Antitrust and Unfair Competition Law
Competition: Fall 2021, Vol. 31, No. 2
- A Litigator's Perspective On the Evolving Role of Economics In Antitrust Litigation
- An Economic Perspective On the Usefulness of the Consumer Welfare Standard As a Guiding Framework For Antitrust Policy
- Chair's Column
- "COMPETITION POLICY IN ITS BROADEST SENSE": CAN ANTITRUST ENFORCEMENT BE A TOOL TO COMBAT SYSTEMIC RACISM?
- Editor's Notes
- Fairness Requires the Elimination of Forced Arbitration
- Jeld-wen: Opening the Door To Private Merger Challenges?
- On Being a Transwoman Lawyer...
- Patents and Antitrust In the Pharmaceuticals Industry
- Ten Years Post-therasense: Closing the Gap Between Walker Process Fraud and Inequitable Conduct
- The Evolution of Antitrust Arbitration
- The Consumer-welfare Standard Should Cease To Be the North Star of Antitrust
THE CONSUMER-WELFARE STANDARD SHOULD CEASE TO BE THE NORTH STAR OF ANTITRUST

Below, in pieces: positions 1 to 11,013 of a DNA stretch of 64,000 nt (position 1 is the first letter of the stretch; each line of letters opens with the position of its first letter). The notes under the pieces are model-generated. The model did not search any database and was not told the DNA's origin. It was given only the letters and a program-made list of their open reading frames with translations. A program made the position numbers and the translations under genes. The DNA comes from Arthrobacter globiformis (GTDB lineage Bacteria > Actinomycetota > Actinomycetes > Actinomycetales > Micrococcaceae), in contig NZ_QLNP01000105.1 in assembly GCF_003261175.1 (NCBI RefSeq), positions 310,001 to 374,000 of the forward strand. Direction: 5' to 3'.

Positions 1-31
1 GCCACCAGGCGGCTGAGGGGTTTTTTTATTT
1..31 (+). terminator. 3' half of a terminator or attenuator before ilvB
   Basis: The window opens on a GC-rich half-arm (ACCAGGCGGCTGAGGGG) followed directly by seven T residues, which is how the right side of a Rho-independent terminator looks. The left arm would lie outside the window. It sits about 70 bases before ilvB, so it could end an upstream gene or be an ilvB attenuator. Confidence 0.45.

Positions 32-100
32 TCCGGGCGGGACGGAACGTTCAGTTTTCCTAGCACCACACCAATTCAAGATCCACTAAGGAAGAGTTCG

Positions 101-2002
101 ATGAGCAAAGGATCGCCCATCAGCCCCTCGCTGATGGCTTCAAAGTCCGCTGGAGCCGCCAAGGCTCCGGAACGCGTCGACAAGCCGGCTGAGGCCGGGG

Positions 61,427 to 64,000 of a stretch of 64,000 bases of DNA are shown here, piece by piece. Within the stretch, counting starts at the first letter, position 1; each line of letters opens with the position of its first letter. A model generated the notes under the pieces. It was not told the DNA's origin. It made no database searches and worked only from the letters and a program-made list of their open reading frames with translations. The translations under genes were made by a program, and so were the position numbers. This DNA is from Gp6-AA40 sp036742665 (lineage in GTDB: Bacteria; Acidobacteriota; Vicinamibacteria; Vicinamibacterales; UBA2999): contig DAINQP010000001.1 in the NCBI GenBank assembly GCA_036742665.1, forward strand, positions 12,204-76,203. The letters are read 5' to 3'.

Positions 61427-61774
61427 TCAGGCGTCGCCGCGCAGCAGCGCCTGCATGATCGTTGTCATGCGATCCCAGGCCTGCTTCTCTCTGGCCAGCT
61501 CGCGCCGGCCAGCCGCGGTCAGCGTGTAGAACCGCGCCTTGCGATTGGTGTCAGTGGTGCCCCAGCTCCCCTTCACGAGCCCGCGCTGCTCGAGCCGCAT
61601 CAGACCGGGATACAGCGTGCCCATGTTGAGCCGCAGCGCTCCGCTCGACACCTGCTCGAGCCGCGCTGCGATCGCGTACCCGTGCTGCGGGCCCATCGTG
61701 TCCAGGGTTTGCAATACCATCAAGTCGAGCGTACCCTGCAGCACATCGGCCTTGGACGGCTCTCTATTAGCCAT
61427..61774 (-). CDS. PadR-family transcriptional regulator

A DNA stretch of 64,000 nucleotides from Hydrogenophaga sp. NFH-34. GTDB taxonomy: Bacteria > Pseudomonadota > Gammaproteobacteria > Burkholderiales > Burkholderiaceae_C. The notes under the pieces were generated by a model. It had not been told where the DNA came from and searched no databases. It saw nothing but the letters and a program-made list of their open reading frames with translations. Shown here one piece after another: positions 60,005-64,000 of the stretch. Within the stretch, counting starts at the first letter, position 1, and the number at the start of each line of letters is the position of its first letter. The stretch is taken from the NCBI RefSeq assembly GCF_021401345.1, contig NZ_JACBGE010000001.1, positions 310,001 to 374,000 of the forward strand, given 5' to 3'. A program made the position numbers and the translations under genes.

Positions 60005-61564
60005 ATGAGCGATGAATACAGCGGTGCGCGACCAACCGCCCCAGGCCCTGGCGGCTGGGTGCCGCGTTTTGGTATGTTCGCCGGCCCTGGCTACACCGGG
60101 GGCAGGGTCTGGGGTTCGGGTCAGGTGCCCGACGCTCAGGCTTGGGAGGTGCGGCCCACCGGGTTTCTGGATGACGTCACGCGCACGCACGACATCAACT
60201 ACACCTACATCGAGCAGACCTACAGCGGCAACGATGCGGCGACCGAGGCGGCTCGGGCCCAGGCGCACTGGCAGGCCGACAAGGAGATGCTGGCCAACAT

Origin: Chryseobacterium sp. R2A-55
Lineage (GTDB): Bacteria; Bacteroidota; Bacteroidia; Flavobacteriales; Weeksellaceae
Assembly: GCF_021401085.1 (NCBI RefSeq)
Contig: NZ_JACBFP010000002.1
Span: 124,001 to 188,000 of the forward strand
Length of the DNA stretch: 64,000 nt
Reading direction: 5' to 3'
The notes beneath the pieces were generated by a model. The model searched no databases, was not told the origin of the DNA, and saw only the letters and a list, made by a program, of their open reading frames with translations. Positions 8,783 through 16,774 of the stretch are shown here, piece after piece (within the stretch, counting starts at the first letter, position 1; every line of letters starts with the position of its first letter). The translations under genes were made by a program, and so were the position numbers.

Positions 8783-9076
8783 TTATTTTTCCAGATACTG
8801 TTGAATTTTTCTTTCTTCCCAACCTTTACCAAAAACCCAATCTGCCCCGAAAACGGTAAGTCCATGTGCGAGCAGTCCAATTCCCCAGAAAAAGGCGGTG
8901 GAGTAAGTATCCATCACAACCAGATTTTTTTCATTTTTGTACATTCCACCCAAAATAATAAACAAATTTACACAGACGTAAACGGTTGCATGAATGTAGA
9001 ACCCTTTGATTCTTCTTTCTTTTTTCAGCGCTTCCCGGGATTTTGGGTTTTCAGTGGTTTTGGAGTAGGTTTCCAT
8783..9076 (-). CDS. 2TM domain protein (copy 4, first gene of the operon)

By William Markham1
In this article, I argue that federal antitrust law has been undermined by the consumer-welfare standard and related doctrines, and in direct consequence it has failed to accomplish its intended purposes and failed even according to the very narrow, myopic standards of consumer-welfare jurisprudence. To restore antitrust law, so that it will sufficiently protect and promote competitive markets and curtail monopolistic and anticompetitive practices, it is not necessary to adopt new doctrines or standards, but only to revive and faithfully observe the classical common-law prohibitions against restraint of trade and unauthorized monopolies. Senator Klobuchar’s bill now pending in the Senate appears to accomplish this very result and thus seems to be the kind of reform that would redress the systematic under-enforcement of federal antitrust law during the consumer-welfare era.